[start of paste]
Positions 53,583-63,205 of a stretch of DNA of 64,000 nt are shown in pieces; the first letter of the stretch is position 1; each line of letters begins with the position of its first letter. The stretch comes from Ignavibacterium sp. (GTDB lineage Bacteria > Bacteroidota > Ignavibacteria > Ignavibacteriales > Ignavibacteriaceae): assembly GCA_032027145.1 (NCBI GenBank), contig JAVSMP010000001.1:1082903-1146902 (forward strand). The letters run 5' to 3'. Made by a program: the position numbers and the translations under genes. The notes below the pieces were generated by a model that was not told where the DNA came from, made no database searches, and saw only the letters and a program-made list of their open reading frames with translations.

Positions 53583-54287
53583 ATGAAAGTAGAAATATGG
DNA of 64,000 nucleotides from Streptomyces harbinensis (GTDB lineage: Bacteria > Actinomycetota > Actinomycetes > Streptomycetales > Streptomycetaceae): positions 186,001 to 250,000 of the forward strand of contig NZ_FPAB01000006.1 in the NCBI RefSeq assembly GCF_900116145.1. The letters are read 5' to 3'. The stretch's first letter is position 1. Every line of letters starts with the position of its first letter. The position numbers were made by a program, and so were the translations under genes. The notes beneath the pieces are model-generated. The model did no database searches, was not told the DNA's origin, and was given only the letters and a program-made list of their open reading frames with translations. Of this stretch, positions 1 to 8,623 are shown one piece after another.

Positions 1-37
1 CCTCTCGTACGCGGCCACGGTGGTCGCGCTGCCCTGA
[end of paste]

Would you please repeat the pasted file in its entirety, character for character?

Positions 53,583-63,205 of a stretch of DNA of 64,000 nt are shown in pieces; the first letter of the stretch is position 1; each line of letters begins with the position of its first letter. The stretch comes from Ignavibacterium sp. (GTDB lineage Bacteria > Bacteroidota > Ignavibacteria > Ignavibacteriales > Ignavibacteriaceae): assembly GCA_032027145.1 (NCBI GenBank), contig JAVSMP010000001.1:1082903-1146902 (forward strand). The letters run 5' to 3'. Made by a program: the position numbers and the translations under genes. The notes below the pieces were generated by a model that was not told where the DNA came from, made no database searches, and saw only the letters and a program-made list of their open reading frames with translations.

Positions 53583-54287
53583 ATGAAAGTAGAAATATGG
DNA of 64,000 nucleotides from Streptomyces harbinensis (GTDB lineage: Bacteria > Actinomycetota > Actinomycetes > Streptomycetales > Streptomycetaceae): positions 186,001 to 250,000 of the forward strand of contig NZ_FPAB01000006.1 in the NCBI RefSeq assembly GCF_900116145.1. The letters are read 5' to 3'. The stretch's first letter is position 1. Every line of letters starts with the position of its first letter. The position numbers were made by a program, and so were the translations under genes. The notes beneath the pieces are model-generated. The model did no database searches, was not told the DNA's origin, and was given only the letters and a program-made list of their open reading frames with translations. Of this stretch, positions 1 to 8,623 are shown one piece after another.

Positions 1-37
1 CCTCTCGTACGCGGCCACGGTGGTCGCGCTGCCCTGA